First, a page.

Infrared satellite image of Typhoon Nesat.
The Philippines is preparing as Typhoon Nesat swirls closer to the main island of Luzon.
The storm has maximum sustained winds of 92 mph (148 kph), equivalent to a Category 2 hurricane on the Saffir-Simpson scale used in the Atlantic basin, and is bearing down on the island nation as it tracks west-northwestward. Some satellite estimates put the strength closer to a Category 3 or 4 storm, according to the The Weather Channel.
The storm is expected to strengthen before making landfall, achieving wind speeds of 103 mph (167 kph), according to the Joint Typhoon Warning Center.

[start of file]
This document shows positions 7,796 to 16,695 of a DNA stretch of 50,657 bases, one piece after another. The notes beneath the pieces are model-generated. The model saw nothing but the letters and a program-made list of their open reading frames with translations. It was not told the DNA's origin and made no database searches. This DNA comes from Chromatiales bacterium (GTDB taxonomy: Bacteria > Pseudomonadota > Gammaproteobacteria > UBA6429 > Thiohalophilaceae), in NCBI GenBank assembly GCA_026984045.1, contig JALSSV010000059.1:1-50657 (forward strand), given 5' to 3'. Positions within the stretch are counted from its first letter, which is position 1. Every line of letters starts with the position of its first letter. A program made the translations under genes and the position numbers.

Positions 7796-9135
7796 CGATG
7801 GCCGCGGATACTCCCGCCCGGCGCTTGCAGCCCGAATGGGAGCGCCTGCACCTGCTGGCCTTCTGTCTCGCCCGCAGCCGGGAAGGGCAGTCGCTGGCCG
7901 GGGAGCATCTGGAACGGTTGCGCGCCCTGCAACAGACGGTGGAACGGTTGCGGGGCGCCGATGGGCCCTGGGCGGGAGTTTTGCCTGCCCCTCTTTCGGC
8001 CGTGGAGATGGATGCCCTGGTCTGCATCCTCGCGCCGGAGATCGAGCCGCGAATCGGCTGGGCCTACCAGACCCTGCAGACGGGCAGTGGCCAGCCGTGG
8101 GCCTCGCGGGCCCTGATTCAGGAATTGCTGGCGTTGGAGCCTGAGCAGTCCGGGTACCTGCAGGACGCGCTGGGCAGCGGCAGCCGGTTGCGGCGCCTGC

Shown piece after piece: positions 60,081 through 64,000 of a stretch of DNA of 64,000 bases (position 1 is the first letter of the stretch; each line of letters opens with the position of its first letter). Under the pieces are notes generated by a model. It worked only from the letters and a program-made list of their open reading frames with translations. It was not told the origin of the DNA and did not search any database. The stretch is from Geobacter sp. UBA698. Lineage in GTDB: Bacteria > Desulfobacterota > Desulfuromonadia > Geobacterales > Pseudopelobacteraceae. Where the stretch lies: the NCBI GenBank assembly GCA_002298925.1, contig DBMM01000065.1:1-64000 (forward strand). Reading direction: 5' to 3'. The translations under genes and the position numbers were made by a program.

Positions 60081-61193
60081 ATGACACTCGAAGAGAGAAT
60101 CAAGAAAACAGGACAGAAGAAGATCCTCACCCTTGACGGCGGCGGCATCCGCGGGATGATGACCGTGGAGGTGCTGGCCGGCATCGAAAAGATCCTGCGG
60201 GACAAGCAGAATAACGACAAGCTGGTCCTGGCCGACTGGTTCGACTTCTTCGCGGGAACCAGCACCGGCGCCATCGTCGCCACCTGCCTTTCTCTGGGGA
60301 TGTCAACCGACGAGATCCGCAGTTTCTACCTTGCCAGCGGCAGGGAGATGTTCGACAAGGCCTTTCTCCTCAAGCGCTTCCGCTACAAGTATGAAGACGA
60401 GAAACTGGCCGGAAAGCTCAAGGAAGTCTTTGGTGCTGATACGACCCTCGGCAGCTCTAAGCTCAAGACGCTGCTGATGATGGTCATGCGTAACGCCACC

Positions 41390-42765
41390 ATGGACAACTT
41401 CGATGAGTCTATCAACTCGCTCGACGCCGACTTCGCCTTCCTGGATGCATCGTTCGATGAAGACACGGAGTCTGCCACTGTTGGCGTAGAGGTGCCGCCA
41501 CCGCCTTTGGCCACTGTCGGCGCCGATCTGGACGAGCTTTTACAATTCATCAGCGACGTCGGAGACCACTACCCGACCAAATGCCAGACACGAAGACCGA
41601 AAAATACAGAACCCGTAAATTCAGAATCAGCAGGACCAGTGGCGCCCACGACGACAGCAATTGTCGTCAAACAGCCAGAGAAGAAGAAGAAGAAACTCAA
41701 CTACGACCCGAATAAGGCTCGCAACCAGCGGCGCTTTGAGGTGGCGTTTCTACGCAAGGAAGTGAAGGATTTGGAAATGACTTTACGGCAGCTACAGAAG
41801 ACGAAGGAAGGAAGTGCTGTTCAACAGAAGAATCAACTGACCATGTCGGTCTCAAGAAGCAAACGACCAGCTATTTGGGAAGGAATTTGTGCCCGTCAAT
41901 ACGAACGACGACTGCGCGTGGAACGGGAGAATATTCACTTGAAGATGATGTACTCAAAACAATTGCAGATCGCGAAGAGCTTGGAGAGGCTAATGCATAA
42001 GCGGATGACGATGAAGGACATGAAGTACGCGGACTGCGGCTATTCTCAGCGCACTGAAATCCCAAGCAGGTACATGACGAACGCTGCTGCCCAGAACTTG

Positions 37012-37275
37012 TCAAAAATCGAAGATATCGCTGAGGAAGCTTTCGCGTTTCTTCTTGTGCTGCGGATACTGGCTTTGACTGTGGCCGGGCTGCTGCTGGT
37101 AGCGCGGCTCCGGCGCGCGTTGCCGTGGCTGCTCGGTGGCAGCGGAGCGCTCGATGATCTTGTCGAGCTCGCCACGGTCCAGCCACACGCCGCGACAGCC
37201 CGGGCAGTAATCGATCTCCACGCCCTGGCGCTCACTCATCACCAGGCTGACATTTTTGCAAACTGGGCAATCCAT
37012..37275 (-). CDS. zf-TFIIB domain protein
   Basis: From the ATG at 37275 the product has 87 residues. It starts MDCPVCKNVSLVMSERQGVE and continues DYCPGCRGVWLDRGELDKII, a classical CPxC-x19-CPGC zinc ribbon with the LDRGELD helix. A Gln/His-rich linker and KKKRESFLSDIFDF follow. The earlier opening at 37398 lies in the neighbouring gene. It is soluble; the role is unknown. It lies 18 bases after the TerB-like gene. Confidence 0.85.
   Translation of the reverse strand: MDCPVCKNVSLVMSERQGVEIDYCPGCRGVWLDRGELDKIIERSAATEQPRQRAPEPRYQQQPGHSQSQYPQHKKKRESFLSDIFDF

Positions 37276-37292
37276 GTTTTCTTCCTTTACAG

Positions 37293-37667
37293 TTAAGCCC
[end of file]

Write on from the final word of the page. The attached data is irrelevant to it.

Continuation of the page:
"Typhoon" is the term used for powerful, circulating storms that form in the western Pacific and southeastern Indian Ocean, while "hurricane" refers to storms that start in the Atlantic, Caribbean and northeast Pacific.
Typhoons rotate counterclockwise if they form in the Northern Hemisphere, while so-called "backward" storms, which rotate clockwise, form in the Southern Hemisphere. Clockwise-rotating storms are most common in the Indian Ocean and off the coast of Australia.
While Nesat heads for landfall in the western Pacific basin, Hurricane Hilary is churning off the west coast of Mexico in the eastern Pacific. It is not currently a threat to land, though it is creating dangerous rip currents.
In the Atlantic basin, the only storm currently swirling is Tropical Storm Phillipe, which has winds of 60 mph (95 kph). Phillipe is expected to remain a tropical storm over the next few days and is too far out in the ocean to be a threat to any land.